Anyway, That Hideous Strength isn’t just prophetic, it is the book, more than any other that I have read in the last three years, that illuminates the emotional world that a Christian ought to purposely cultivate and inhabit as the culture devolves into the almost total uglification of people and places. Many lovers of the book point to the phenomenon of the Inner Ring. Others have drawn out how farsighted Lewis was about totalitarianism and science. If you read Planet Narnia you will discover charming and wonderful proto-Narnian elements. But what I find so deeply comforting about the book is how Lewis wordsmiths a sharp, even unnerving aesthetic dichotomy. There are two worlds. One is ugly and one is beautiful. Which one is it going to be—for you?
I have been perplexed and annoyed, lately, by how many false dichotomies we’re constantly being made to swallow, especially in online Christian situations. You have to pick between loving people or hating sin, even though you are meant to do both. You must choose between justice and mercy, even though both belong to God. You either believe “the science” or believe the bible and if it’s the latter, you are a fool. You must follow your heart–by buying a lot of junk on Amazon–or martyr yourself, even though that’s a completely dumb way of thinking about human relationships. All of these choices are fake, and, like the president of Harvard, Gay.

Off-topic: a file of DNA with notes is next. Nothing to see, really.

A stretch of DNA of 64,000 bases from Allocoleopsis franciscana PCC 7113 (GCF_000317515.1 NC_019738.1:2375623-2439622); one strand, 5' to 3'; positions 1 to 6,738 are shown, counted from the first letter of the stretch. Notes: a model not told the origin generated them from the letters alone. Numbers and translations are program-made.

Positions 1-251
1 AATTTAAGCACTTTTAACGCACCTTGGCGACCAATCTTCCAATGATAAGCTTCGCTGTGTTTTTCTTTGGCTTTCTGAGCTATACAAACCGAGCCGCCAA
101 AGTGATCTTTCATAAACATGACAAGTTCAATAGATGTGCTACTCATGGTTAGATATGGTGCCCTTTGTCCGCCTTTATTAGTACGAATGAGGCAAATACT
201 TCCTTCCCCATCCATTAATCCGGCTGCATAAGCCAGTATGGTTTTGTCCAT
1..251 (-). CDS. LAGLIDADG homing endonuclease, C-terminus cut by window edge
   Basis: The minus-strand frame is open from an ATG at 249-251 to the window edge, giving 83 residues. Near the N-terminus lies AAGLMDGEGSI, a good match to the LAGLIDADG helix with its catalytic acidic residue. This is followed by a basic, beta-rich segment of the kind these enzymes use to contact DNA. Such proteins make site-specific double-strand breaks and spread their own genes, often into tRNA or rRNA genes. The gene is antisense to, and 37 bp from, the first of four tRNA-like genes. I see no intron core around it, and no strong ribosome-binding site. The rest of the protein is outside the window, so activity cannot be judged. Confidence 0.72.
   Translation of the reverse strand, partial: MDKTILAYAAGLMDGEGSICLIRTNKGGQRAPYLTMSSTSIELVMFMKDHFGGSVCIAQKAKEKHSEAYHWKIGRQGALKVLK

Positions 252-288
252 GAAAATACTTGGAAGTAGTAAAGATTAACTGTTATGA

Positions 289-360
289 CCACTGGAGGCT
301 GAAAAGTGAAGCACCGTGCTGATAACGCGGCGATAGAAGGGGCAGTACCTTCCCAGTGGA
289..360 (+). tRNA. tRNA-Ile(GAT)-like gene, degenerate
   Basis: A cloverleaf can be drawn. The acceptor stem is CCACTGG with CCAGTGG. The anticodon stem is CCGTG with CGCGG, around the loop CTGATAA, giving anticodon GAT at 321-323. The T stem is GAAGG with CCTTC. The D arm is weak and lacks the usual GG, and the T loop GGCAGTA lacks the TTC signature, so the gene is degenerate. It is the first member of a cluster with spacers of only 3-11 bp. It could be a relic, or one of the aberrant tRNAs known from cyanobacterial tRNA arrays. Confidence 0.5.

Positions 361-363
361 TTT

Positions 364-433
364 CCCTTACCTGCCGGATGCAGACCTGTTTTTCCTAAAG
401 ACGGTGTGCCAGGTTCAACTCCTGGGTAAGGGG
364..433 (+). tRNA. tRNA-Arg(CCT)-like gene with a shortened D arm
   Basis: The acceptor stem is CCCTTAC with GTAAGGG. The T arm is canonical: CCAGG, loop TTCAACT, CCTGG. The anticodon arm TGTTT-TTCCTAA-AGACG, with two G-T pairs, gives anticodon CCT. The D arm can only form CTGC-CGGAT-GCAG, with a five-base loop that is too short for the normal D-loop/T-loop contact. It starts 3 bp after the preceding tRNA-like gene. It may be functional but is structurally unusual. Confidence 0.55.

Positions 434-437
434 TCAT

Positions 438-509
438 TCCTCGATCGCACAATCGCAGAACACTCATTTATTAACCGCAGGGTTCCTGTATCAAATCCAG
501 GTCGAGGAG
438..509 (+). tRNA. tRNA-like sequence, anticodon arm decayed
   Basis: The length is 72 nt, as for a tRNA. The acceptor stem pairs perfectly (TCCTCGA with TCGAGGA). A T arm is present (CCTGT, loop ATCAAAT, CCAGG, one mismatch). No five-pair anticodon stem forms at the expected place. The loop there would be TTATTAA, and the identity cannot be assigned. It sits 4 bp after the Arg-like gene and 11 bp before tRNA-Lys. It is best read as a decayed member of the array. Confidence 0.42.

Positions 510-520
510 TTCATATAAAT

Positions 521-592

But sometimes a choice is required. Sometimes you ought to recoil from something at a heart, or gut level. And often these kinds of choices—I’m pretty sure this is described very well in The Righteous Mind—are not ones you think about, so much as feel with your whole body. But in order to feel them, you have to be a person who has been shaped over your whole life, from childhood, to inhabit a world that is good, and brave, and beautiful. A land, one might say, where the Bible has been allowed to set the tone and the categories and the aesthetic assumptions. It should be that when you read the Bible, your body and soul and mind vibrate at the proper frequency, that your sorrow and joy mingle together and that when you wander off to do something else, you necessarily feel the proper feelings of anger, or shame, or happiness, or hope that each moment or context requires. Your sensitivity to beauty becomes so deep that, when you react to something ugly, it might take you a moment to articulate the assumptions that formed your response. You remake, in other words, your emotional and intellectual world long before you ever encounter Wither or the Fairy or the N.I.C.E.